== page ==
(Ibid.; p. 3.)

17. Note the rela­tion­ship between Ptech and the oper­a­tions of Yaqub Mirza. The lat­ter set up the char­i­ties and busi­ness­es that were tar­get­ed by the 3/20/2002 Oper­a­tion Green Quest raids. ” . . . In March, fed­er­al author­i­ties inves­ti­gat­ing ter­ror fund­ing raid­ed busi­ness­es con­trolled by Ster­ling Advi­so­ry Ser­vices, whose chief exec­u­tive Yaqub Mirza served on a Ptech advi­so­ry board. He had been rec­om­mend­ed to Ptech by an investor (not al-Qadi), Ziade said. ‘He took some com­pa­nies pub­lic and under­stood high-tech, and I under­stood he had lot of con­nec­tions in the indus­try,’ Ziade said. A six-month back­ground check turned up noth­ing but praise. Ptech declined to say whether Mirza also invest­ed in Ptech, but papers filed in Vir­ginia and obtained by The Inves­tiga­tive Project, an anti-ter­ror­ism think-tank, indi­cate Ster­ling con­trolled a com­pa­ny called ‘Ptech Fund LLC.’” (Idem.)

18. Among the per­son­al­i­ties in the con­stel­la­tion sur­round­ing Ptech is Dr. Abdul­lah Azzam, the Mus­lim Broth­er­hood men­tor to Osama bin Laden. (For more about Azzam, see—among oth­er programs—FTRs 354, 465.) ” . . . Until August, Ptech employed Suheil Laher, list­ed as an offi­cer at Care Inter­na­tion­al, a Mass­a­chu­setts char­i­ty that has report­ed­ly been inves­ti­gat­ed by author­i­ties for pos­si­ble finan­cial ties to ter­ror­ists. And Ptech still employs Muhamed Mubayyid, Care’s trea­sur­er, who donat­ed $360.00 to the Alk­i­fah refugees Cen­ter in Brook­lyn, N.Y., accord­ing to a receipt obtained by The Inves­tiga­tive Project. The cen­ter was named by fed­er­al pros­e­cu­tors as the cen­ter of the con­spir­a­cy to bomb the World Trade Cen­ter in 1993. A note on the donation’s receipt reads: ‘Make checks payable to Dr. Abdul­lah Azzam.’ Azzam is believed to have been a men­tor of Osama bin Laden. . .” (Ibid.; p. 4.)

19. More about the ter­ror-linked per­son­al­i­ties involved with BMI—part of the con­stel­la­tion of orga­ni­za­tions involved in gen­er­at­ing Ptech: ” . . . The mon­ey invest­ed in BMI by the two char­i­ties came from a $10m endow­ment from unnamed Sau­di donors, accord­ing to the affi­davit by David Kane, an agent with the Bureau of Immi­gra­tion and Cus­toms Enforce­ment. While it is not clear whether that mon­ey came from the Sau­di gov­ern­ment, the affi­davit quotes a recent CIA report that says the Mus­lim World League ‘is large­ly financed by the gov­ern­ment of Sau­di Ara­bia.’ Mr. Kane said that the char­i­ties gave $3.7m to BMI, which may have passed the mon­ey to indi­vid­u­als con­sid­ered ter­ror­ists by the U.S. They include Yassin Qadi accused by the US gov­ern­ment of trans­fer­ring mil­lions of dol­lars to Osama bin Laden through char­i­ties such as the Muwafaq Foun­da­tion; Mousa Abu Mar­zook, the self-pro­fessed head of the polit­i­cal branch of Hamas, the rad­i­cal Pales­tin­ian orga­ni­za­tion; and Moham­mad Salah, a mem­ber of Hamas who spent five years in an Israeli prison. . . .” (“Sau­di-backed Char­i­ties ‘Aid­ed ter­ror­ists’’ by Mar­i­anne Brun-Rovet and Edward Alden; The Finan­cial Times; 8/21/2003; p. 2.)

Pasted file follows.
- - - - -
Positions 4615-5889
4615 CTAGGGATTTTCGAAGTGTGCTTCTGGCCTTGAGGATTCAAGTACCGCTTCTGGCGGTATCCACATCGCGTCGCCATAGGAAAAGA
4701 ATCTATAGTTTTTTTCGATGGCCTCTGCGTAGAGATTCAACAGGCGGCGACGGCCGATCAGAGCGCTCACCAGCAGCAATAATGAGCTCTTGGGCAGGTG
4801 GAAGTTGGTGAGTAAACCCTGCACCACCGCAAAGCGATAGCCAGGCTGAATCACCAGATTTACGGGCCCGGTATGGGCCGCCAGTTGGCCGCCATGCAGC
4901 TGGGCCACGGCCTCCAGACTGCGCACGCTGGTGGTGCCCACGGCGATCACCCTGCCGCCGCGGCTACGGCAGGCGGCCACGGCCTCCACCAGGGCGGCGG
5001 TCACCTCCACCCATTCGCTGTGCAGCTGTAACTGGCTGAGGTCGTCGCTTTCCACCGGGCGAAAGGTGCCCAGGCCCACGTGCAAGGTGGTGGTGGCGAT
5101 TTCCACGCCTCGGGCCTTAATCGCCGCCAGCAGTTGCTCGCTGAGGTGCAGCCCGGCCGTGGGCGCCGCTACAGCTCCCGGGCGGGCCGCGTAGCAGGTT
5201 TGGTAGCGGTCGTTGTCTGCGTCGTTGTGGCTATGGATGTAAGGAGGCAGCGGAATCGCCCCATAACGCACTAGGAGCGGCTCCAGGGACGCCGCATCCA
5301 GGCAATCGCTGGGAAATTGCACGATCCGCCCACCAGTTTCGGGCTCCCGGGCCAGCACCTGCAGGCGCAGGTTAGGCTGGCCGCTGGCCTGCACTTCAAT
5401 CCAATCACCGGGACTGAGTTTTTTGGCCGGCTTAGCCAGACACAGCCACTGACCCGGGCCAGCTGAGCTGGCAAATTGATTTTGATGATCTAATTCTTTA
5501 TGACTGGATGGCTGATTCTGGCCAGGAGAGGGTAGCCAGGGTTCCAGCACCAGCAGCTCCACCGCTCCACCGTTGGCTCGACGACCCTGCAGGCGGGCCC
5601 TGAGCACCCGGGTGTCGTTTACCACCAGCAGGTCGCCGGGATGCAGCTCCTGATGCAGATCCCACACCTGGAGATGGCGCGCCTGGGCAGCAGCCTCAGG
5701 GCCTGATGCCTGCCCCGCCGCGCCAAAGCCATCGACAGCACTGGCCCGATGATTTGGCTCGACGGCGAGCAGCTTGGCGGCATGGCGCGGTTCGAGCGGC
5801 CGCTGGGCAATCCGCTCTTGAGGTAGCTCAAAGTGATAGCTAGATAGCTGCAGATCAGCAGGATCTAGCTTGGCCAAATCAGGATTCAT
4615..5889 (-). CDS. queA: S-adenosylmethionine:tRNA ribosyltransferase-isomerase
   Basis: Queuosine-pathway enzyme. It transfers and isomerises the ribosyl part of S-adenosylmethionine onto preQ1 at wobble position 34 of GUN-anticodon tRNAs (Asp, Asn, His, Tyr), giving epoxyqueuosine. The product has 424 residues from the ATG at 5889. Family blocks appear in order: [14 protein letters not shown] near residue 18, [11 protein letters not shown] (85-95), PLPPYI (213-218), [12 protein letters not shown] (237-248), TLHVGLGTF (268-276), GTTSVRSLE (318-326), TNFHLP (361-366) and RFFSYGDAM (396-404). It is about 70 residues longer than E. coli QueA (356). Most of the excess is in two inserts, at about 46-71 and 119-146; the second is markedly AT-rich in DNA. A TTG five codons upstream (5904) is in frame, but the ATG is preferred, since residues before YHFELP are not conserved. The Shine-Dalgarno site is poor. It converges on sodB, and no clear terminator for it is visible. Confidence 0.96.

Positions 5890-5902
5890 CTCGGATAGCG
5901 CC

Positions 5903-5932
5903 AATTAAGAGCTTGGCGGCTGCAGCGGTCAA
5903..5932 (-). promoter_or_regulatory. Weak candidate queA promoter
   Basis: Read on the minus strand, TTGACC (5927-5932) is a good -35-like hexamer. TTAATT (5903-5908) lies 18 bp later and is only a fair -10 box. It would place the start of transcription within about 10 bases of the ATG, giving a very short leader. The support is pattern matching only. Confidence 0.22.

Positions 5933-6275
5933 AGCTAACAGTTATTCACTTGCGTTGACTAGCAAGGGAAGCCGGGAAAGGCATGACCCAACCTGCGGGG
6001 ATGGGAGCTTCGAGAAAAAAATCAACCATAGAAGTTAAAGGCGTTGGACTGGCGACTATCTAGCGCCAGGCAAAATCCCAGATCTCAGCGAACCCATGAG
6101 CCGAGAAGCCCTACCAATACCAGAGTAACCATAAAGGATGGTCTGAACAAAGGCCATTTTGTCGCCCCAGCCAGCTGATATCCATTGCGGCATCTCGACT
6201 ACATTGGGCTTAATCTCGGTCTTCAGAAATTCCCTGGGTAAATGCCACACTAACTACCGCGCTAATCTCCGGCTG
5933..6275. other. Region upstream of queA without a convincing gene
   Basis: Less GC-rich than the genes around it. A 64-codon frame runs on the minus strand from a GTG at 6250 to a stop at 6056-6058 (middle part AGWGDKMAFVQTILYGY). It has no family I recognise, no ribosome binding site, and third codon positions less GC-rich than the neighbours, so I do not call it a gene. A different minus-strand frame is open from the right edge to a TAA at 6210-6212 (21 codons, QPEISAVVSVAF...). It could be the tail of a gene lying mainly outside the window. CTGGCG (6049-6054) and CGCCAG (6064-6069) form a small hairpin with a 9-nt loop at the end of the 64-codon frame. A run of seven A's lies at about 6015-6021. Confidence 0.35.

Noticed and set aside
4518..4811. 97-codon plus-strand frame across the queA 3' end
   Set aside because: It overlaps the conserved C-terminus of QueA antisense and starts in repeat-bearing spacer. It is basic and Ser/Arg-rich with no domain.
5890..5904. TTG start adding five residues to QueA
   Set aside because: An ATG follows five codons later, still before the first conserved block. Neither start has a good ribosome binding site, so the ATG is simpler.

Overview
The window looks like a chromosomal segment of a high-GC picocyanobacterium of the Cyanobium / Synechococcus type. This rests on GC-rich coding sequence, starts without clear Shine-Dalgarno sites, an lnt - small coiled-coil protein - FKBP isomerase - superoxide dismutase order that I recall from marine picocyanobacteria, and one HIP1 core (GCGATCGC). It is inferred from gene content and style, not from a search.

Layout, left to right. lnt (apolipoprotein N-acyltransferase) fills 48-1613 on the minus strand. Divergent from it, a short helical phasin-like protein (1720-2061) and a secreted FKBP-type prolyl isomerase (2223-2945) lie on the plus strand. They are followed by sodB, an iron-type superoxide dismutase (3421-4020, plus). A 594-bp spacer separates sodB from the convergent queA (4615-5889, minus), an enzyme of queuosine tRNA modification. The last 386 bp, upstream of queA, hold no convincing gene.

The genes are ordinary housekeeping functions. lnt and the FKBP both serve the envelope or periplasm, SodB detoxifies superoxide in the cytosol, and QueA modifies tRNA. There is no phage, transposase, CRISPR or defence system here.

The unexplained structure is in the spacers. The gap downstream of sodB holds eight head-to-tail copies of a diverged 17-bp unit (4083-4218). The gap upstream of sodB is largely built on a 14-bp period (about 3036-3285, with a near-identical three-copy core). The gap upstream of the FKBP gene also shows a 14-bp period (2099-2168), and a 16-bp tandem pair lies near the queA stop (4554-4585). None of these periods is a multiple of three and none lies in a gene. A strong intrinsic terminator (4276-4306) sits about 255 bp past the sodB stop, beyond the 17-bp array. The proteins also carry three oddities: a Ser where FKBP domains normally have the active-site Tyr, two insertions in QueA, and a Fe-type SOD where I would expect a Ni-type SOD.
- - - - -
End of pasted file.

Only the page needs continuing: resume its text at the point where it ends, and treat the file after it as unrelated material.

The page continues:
20. BMI’s founder—Soliman Biheiri—is linked to the prin­ci­pal fig­ures of Al Taqwa. “The alle­ga­tions against BMI were made to back up charges against Soli­man Biheiri, BMI’s founder and pres­i­dent, who was indict­ed two weeks ago on charges of lying to obtain US cit­i­zen­ship. The gov­ern­ment alleges that Mr. Biheiri also did busi­ness with oth­er des­ig­nat­ed ter­ror­ists. Mr. Biheiri’s lap­top com­put­er con­tained con­tact infor­ma­tion for Ghaleb Him­mat and Youssef Nada, mem­bers of the Mus­lim Broth­er­hood extrem­ist group and peo­ple con­sid­ered ter­ror­ists by the US and the Unit­ed Nations.” (Idem.)

21. Anoth­er of the investors in BMI was Abdul­lah bin Laden—under inves­ti­ga­tion for involve­ment in ter­ror­ism. ” . . . Pros­e­cu­tors iden­ti­fied a third BMI investor as Abdul­lah Awad bin Laden, who BMI part­ner­ship records and bank state­ments show put in more than $500,000.00. He is a nephew of Osama bin Laden, head of al Qae­da and the alleged mas­ter­mind of the Sept. 11, 2001, ter­ror attacks. Dur­ing the 1990’s, Abdul­lah Awad bin Laden ran the U.S. branch of a Sau­di char­i­ty called the World Assem­bly of Mus­lim Youth. The Fed­er­al Bureau of Inves­ti­ga­tion and pri­vate ana­lysts labeled it a sus­pect­ed ter­ror­ist orga­ni­za­tion; the group says it doesn’t sup­port ter­ror­ism . . . Abdul­lah Awad bin Laden, who for­mer­ly lived in Vir­ginia but left the U.S., after Sept. 11, 2001, has made no pub­lic state­ments and couldn’t be locat­ed. U.s. offi­cials believe he is in Sau­di Ara­bia.” (“U.S. Details an Alleged Ter­ror-Financ­ing Web” by Glenn R. Simp­son; Wall Street Jour­nal; 9/15/2003; p. A5.)

22. More about the rela­tion­ship between BMI and Al Taqwa, as well as con­nec­tions between BMI and the afore­men­tioned Sami Al-Ari­an: ” . . . Mr. Kane said Mr. Beheiri has rela­tion­ships with the two founders of the now-banned al-Taqwa, both of whom are also offi­cial­ly list­ed as ter­ror­ists by the U.S. He added that there are oth­er ‘indi­ca­tions there were some con­nec­tions between Bank al-Taqwa and BMI,’ includ­ing ‘finan­cial trans­ac­tions.’ He was halt­ed from say­ing any­thing fur­ther on the mat­ter by the pros­e­cu­tor, who said the infor­ma­tion is clas­si­fied for­eign intel­li­gence. Anoth­er of Mr. Biheiri’s asso­ciates, the gov­ern­ment alleged, is Sami Al-Ari­an the Tam­pa col­lege pro­fes­sor now under indict­ment in fed­er­al court in Flori­da as an alleged leader of Pales­tin­ian Islam­ic Jihad, which com­petes with Hamas to kill Israeli civil­ians in sui­cide bomb­ings. . . .” (Idem.)